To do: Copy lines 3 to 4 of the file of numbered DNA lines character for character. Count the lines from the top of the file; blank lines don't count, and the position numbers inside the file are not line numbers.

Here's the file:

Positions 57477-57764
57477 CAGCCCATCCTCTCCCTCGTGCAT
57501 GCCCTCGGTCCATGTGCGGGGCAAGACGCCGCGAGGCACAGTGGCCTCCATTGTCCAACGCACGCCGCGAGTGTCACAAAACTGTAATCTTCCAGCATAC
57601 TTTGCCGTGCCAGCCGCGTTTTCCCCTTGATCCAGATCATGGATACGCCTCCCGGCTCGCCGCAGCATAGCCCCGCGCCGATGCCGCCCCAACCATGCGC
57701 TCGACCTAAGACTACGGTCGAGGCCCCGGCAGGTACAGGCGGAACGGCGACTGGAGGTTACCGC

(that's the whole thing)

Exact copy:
57501 GCCCTCGGTCCATGTGCGGGGCAAGACGCCGCGAGGCACAGTGGCCTCCATTGTCCAACGCACGCCGCGAGTGTCACAAAACTGTAATCTTCCAGCATAC
57601 TTTGCCGTGCCAGCCGCGTTTTCCCCTTGATCCAGATCATGGATACGCCTCCCGGCTCGCCGCAGCATAGCCCCGCGCCGATGCCGCCCCAACCATGCGC